The playback device might have a good upscalling. So even in 720p the difference should not be too noticeable, unless you happen to be a video elitist extremist. I don't watch videos on 40" HDTV, but even 480p looks acceptable for me in my computer screen. And as I said previously, there is your TV's ppi/dpi that also plays a role in viewing experience. Then also video bitrate with its size:quality balance. In short, whether if it's 720p or 1080p it shouldn't really matter much. The drawback of hard-upscalling is you might unnecessarily get bigger file size, especially if the TV is good at upscalling without messing around with the video files themselves. So you have 2 options:

    1. Encode all your 720p and below videos in 1080p, you'll get bigger file size which is inefficient overall, TV won't complain.
    2. Let the videos resolutions alone and just use the playback device's upscalling that doesn't modify the file whatsoever, if the TV isn't crappy at upscalling then it shouldn't be a problemo.

    Or just use CRF=20 and forget about the file size/bitrate calculation nightmare. =P
     
  14. Yash Khan

    Yash Khan Registered Member

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    Thanxx for the info.
    TV is good at upscaling. I tried 460p video of 400mb size & the quality was not affected.
    Learned few things here.
    Thanxx guys.

    What is CRF=20?
     
  15. guest

    guest Guest

    Oooh I've been waiting for this moment since long time ago. :D

    When determining the output quality of a video file, there are a few methods. One of them is constant rate factor/constant quality mode. With this, we don't need to think about how many bitrate value we need to use so a video file will look good (subjective of course). Most people recommend the value from 18 to 24, with bigger number means lower quality. The beauty of CRF mode is once you are happy with a value, say 20, then you don't need to worry about video bitrate anymore. If one video looks good with that value, all other videos will look good too (it's better to use a video footage with complex scene e.g. rapid fighting and overwhelming objects in a scene). Perhaps the bad thing of it is the output file size can't be calculated. In a nutshell:

    - Conventional bitrate mode --> final file size and bitrate are configurable, quality unknown.
    - Constant rate factor/constant quality mode --> final file size and bitrate are unknown, quality configurable.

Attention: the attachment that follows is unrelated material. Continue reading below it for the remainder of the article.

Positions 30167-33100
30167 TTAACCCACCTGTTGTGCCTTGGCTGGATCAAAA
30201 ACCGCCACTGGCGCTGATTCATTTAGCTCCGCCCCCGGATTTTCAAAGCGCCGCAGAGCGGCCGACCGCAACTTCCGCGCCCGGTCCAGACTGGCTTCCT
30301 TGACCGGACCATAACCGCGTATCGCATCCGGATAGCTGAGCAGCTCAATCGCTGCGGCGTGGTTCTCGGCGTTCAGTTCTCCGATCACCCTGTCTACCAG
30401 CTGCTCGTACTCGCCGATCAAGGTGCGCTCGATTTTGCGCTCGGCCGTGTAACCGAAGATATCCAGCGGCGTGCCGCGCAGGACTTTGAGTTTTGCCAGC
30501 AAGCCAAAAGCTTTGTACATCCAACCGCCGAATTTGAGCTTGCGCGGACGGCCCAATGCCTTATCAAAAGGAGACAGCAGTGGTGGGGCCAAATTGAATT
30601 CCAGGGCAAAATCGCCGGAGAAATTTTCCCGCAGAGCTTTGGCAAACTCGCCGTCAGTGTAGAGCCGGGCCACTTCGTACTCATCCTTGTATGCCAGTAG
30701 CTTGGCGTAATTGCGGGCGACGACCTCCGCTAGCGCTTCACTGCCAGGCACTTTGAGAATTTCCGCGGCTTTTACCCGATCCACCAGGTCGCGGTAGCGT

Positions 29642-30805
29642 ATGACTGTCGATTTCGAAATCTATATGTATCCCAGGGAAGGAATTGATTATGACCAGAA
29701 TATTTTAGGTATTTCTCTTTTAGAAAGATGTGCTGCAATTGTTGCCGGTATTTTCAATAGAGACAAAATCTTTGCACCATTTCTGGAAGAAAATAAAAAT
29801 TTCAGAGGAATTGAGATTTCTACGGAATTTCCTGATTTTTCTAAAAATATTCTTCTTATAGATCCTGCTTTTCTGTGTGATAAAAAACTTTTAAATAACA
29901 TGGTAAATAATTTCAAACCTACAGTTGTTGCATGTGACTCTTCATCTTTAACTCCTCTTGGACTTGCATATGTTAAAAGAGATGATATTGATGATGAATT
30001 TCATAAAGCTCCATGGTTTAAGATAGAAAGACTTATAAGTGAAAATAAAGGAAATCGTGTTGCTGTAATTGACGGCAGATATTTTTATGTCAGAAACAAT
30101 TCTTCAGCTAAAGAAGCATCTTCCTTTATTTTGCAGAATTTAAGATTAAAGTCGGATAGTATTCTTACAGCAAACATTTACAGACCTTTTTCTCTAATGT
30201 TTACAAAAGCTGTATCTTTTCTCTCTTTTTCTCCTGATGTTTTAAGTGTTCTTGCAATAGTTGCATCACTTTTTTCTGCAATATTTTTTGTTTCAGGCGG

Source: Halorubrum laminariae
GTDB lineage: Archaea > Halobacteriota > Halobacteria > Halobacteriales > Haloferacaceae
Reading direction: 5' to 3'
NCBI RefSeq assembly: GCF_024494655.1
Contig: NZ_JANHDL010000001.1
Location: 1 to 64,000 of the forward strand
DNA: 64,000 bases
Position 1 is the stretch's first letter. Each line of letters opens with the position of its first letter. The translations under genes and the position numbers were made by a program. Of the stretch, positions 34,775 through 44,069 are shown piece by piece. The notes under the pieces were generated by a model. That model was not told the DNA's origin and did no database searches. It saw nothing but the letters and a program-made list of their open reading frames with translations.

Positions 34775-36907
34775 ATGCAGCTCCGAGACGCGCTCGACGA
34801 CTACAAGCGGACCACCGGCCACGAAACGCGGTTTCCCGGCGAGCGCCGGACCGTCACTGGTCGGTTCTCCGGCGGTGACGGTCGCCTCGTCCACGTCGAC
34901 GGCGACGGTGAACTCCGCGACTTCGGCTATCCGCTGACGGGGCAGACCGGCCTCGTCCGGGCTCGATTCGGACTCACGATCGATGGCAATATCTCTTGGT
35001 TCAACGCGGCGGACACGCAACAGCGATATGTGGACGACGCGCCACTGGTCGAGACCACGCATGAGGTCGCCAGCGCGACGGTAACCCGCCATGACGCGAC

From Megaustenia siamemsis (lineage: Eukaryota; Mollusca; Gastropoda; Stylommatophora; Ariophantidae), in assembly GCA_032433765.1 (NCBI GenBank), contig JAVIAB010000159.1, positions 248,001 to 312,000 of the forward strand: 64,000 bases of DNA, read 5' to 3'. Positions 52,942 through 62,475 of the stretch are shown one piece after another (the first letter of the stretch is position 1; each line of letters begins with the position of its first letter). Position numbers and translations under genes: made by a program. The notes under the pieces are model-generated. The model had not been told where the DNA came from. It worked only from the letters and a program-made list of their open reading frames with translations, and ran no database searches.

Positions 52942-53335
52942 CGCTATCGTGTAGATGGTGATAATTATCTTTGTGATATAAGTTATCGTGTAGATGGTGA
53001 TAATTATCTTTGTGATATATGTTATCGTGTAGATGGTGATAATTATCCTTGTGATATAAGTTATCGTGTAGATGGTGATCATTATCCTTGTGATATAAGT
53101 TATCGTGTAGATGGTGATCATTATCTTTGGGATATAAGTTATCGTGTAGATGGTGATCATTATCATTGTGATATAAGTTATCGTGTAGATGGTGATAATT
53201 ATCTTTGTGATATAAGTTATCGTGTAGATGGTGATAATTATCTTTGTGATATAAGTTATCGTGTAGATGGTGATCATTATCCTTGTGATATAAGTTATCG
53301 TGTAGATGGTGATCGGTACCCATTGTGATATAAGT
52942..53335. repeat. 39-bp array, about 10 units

If the main goal is quality and file size is less of an issue, then CRF mode is the right path. If the main goal is final file size and quality is less of an issue, then conventional bitrate mode (ABR, ABR 2-pass, etc) is the right path.

    And yeah, I've been waiting for the right moment to preach CRF mode. Everyone who priors output quality needs to start using it IMO.
     
  16. Yash Khan

    Yash Khan Registered Member

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    Got it, thanxx.
     
  17. NGRhodes

    NGRhodes Registered Member

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    I have done back to back tests and I find the resolution used is less significant than the amount and type of compression used for smaller files. For big files that are closer to BluRay size than DVD size resolution becomes more significant.

    I've seen those yiffy rips at my friends house, the results are pretty good for the file size, I'd say the loss of quality is pretty much in proportion to the file size compared to my own rips (using Handbrake on default high profile settings which use CRF 20).
     
  18. NGRhodes

    NGRhodes Registered Member

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  19. Yash Khan

    Yash Khan Registered Member

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    This is my TV model
    http://www.samsung.com/us/support/owners/product/UN40EH5050FXZA

    Can anyone tell me if it supports external harddisk?
    Currently I watch movies with 32 GB USB directly connected to the TV.
    Can I watch with 1 TB external harddisk directly connected to the TV?

    I couldn't find the info in the support page.
     
  20. JRViejo

    JRViejo Global Moderator

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    HDDs are not supported. See FAQ How To Connect A USB Device, under Other Considerations.
     
  21. Yash Khan

    Yash Khan Registered Member

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    I tried my friends 250 GB external harddisk & it worked. I guess it was external harddisk (it was little bigger than 5 inch mobile phone). Do USB comes in 250 GB or bigger size?
     
  22. JRViejo

    JRViejo Global Moderator

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    256 GB USB Flash Drive is the biggest size that I know of.
     
  23. controler

    controler Guest

    "I downloaded couple 720p & 1080p torrent movies to see the difference on my TV. I searched & found that someone named "YIFY" & his movies are famous on torrent for quality & small sizes. So I downloaded his movies."

    I decided to go to YifyTV and check it out. It appears to be a site where you can watch streaming new movies.
    I noticed if I selected one another browser window would open in the background and I could not close it unless I did a CTL ALT DEL. Also get the popups about new flash player ect.
    If there a program that can stop this type action?

    I am running Win 8.1 64bit with apguard, Malwarbytes Pre, Zemana , MAlwarbytes antiexploit Pre.
     
  24. SirDrexl

    SirDrexl Registered Member

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    Well, it's not a "legitimate" site. It's like one of those gambling or porn sites that throw pop-ups at you constantly.

    I suppose you could try HTTPS Switchboard (if you use Chrome) or NoScript (if you use Firefox) and see about blocking some of the scripts. If you use IE, I don't know what you can do. Although I'd stay away from the site regardless of browser as it's just too risky.